Despite all clean-up work to be done, Bloomberg insisted that the New York Marathon scheduled for Sunday would go on. Only the rage of residents still suffering from Sandy’s destruction forced Bloomberg to back down and cancel the event Friday afternoon. By then, many runners were already en route to New York.
Joan Wacks, whose Staten Island waterfront condo was swamped with 4 feet of water, predicted for the New York Post that authorities will still be recovering bodies today, and called the mayor “tone deaf.”
“He is clueless without a paddle to the reality of what everyone else is dealing with,” she said. “If there are any resources being put toward the marathon, that’s wrong. I’m sorry, that’s wrong.”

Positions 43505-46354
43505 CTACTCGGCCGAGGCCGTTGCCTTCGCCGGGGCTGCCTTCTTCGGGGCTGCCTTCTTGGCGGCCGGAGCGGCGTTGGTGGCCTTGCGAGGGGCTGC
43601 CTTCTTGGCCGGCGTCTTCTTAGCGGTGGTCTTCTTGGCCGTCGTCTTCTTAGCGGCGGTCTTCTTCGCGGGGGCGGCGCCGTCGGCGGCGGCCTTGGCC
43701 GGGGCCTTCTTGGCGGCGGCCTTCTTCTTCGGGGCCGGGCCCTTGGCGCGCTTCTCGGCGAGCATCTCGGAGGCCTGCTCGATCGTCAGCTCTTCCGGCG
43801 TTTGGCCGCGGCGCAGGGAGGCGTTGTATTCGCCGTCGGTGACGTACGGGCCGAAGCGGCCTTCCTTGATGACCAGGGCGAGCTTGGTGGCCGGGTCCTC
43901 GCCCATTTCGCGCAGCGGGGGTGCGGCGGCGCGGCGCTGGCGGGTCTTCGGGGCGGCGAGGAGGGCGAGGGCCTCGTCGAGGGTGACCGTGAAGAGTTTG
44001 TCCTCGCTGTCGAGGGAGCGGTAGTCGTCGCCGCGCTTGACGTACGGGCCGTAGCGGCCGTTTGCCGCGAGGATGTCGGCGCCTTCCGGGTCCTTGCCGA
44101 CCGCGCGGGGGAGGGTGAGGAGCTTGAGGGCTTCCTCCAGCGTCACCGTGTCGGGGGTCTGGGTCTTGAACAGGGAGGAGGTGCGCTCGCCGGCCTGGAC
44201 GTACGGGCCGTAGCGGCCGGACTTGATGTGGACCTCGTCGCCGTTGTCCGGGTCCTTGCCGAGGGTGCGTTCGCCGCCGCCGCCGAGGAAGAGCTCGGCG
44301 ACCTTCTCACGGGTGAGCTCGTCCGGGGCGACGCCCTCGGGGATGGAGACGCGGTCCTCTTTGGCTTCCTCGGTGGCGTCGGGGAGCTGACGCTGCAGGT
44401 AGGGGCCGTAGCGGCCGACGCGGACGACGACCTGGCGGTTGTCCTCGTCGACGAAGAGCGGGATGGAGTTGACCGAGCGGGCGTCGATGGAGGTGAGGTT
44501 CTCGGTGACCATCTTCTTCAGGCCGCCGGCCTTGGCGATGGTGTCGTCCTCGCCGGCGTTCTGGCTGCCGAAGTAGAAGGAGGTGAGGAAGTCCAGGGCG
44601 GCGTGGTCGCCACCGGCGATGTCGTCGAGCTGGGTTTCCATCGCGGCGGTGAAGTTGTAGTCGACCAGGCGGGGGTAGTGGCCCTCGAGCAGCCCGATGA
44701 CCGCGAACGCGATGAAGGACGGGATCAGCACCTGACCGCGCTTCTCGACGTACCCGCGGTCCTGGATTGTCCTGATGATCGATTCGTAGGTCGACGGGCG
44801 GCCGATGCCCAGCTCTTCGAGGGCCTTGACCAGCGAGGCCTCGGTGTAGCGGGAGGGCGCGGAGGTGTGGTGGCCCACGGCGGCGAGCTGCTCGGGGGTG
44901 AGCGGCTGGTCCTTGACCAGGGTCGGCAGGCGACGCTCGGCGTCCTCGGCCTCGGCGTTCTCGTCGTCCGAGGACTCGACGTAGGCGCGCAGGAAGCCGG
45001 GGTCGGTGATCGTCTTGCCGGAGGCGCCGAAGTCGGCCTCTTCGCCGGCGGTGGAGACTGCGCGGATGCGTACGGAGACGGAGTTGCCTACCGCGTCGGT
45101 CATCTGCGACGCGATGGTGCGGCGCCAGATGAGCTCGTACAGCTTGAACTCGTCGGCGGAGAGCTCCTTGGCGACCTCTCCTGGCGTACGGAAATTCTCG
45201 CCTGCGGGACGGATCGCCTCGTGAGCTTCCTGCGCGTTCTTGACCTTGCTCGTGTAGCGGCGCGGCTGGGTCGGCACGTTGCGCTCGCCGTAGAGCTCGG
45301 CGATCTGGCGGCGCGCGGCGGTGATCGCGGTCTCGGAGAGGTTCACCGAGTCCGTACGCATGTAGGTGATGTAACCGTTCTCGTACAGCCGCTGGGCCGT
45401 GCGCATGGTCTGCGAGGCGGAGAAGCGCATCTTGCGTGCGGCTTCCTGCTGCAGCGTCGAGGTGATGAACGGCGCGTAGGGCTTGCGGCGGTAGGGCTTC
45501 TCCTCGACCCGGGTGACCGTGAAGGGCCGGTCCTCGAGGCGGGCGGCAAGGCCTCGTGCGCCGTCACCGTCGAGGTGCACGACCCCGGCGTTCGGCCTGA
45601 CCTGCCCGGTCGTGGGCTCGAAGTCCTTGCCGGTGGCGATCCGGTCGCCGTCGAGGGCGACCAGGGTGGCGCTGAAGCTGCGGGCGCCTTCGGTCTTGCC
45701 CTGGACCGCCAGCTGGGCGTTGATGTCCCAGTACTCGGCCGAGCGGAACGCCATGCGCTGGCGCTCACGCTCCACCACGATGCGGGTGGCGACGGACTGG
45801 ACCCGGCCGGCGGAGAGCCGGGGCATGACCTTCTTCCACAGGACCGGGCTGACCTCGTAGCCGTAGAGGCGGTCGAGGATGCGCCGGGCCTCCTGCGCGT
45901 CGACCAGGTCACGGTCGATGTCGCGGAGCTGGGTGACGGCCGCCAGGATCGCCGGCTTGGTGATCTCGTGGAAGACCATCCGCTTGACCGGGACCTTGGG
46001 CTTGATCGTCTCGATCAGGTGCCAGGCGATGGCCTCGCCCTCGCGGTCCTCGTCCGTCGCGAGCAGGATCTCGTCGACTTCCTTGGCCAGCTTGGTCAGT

Indeed, the marathon was consuming resources that could have been helping storm victims. In Central Park, three giant generators were providing power for a marathon media tent. The generators produce enough electricity to power 400 homes. Could, that is, if only New Yorkers had a mayor who cared more for his people than his own inflated ego.
Eventually, New York will recover and Bloomberg can get back to the really important fights — like regulating how much people can eat and drink. Hungry victims of Sandy’s wrath can consider themselves a test case.